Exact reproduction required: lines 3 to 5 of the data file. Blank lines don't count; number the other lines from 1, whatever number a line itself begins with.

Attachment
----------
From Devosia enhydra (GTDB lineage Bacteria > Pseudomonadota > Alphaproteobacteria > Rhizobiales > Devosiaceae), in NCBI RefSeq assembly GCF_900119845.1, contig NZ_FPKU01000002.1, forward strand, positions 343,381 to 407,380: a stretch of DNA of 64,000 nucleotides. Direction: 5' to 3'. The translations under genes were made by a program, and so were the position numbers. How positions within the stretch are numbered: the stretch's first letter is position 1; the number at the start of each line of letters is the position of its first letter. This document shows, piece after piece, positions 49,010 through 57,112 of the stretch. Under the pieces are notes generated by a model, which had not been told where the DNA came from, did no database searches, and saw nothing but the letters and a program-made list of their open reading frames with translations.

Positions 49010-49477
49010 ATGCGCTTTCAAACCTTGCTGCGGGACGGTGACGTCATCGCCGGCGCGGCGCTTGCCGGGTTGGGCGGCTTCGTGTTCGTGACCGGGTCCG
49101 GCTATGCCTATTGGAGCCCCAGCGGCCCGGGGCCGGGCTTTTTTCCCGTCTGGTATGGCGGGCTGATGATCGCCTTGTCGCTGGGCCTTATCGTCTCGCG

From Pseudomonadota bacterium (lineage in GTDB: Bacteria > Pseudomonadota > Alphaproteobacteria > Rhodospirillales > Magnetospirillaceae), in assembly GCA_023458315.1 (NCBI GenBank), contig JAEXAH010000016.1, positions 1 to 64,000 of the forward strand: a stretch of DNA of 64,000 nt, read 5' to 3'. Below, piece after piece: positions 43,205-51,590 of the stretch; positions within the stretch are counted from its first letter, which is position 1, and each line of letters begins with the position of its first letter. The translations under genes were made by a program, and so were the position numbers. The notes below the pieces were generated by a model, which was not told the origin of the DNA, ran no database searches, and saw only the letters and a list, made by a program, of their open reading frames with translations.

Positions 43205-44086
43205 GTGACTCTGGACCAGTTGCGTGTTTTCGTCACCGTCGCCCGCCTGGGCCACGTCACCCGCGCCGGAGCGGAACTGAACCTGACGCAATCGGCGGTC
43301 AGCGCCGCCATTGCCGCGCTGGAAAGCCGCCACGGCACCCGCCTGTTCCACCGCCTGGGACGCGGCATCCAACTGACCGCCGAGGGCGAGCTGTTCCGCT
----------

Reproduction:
49010 ATGCGCTTTCAAACCTTGCTGCGGGACGGTGACGTCATCGCCGGCGCGGCGCTTGCCGGGTTGGGCGGCTTCGTGTTCGTGACCGGGTCCG
49101 GCTATGCCTATTGGAGCCCCAGCGGCCCGGGGCCGGGCTTTTTTCCCGTCTGGTATGGCGGGCTGATGATCGCCTTGTCGCTGGGCCTTATCGTCTCGCG

From Pseudomonadota bacterium (lineage in GTDB: Bacteria > Pseudomonadota > Alphaproteobacteria > Rhodospirillales > Magnetospirillaceae), in assembly GCA_023458315.1 (NCBI GenBank), contig JAEXAH010000016.1, positions 1 to 64,000 of the forward strand: a stretch of DNA of 64,000 nt, read 5' to 3'. Below, piece after piece: positions 43,205-51,590 of the stretch; positions within the stretch are counted from its first letter, which is position 1, and each line of letters begins with the position of its first letter. The translations under genes were made by a program, and so were the position numbers. The notes below the pieces were generated by a model, which was not told the origin of the DNA, ran no database searches, and saw only the letters and a list, made by a program, of their open reading frames with translations.